After we parked, we raced the rainclouds to get the tent assembled. Everything was up before the light rain started falling down. Archer’s Crossing features a long, roofed shelter that was very handy for all the gear we wanted to access but keep out of the rain. Rainwater run-off from the roof was captured into a water tank, providing a handy source for fresh water.
The first night, we ate sandwiches by the light of candles. We put the girls down to bed in the back of the truck, and David and I slept in the trailer with Delaney as was our new routine.
In the morning, light cloud cover kept us cool. David started a fire and in his search for firewood started the ambitious project of cutting down a dead tree. He managed to saw through the whole trunk, and it fell with a mighty crash.
It didn’t take long before our girls wanted to play in the river. We dressed them in their wetsuits and headed down to the slow, brown water.
David swam across to the far bank with our girls, and Richard used the canoe to ferry Bronwyn and Jack across. On the other side of the river, the seven explored the grazing pasture, collected flowers and little Jack even brought back some more sticks for the fire.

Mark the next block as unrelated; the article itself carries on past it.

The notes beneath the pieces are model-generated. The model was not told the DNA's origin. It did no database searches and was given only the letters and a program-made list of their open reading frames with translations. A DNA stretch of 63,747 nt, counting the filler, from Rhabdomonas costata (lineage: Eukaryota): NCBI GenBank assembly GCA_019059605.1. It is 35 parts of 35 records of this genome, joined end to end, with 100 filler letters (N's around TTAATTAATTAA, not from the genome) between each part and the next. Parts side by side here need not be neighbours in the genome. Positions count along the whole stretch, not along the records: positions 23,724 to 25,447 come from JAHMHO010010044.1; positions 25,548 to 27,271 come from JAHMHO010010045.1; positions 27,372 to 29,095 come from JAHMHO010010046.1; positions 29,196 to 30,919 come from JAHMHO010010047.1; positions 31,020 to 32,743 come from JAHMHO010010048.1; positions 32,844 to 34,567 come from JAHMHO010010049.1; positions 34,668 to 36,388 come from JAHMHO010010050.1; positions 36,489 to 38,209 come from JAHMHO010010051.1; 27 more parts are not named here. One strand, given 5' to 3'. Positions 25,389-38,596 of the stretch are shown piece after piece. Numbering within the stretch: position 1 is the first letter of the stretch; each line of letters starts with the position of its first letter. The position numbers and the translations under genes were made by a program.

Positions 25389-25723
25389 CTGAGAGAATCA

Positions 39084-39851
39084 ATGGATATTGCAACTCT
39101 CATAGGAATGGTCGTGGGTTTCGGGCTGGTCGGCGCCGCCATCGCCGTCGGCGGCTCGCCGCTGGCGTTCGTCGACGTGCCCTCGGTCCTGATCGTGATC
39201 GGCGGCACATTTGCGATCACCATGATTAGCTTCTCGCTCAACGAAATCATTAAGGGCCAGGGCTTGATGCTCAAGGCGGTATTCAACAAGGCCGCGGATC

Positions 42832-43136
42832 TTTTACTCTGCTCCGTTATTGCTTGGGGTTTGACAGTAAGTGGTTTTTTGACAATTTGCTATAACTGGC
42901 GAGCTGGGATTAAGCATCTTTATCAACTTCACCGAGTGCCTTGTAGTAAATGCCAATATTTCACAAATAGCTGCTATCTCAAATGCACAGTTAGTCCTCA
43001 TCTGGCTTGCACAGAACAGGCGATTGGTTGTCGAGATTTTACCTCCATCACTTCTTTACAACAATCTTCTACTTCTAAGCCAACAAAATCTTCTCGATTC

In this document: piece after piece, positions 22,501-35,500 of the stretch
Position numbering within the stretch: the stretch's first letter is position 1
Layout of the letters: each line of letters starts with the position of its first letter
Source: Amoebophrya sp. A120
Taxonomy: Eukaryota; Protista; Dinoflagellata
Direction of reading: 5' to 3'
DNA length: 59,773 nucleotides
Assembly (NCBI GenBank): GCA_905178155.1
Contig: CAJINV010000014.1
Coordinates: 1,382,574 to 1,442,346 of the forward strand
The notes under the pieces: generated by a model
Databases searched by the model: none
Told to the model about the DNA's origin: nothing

After several days of camping (without showers), I, too, was ready for a swim, and I joined the girls in the brown water, encouraging Aisha to swim out further and join me as I swam to the far bank. The Condamine River had very little current, with Jack O’Sullivan telling us that it was hardly overflowing the weir upstream, so it was a nice, safe river to be swimming in.
Later, I took the canoe upstream for a paddle, lying back in the boat as it gently floated back to the boat ramp at our campsite. I dozed in the warm sun and was awakened abruptly by the prow of the canoe hitting the grassy bank.
Now that we’re vegetarians, David and I look forward to the gradual demise of the beef industry and the resulting renewal of waterways that have been damaged by grazing livestock. The Condamine River is very brown and muddy — we couldn’t see our feet even when we were ankle-deep in the water — but one day it will run clear again.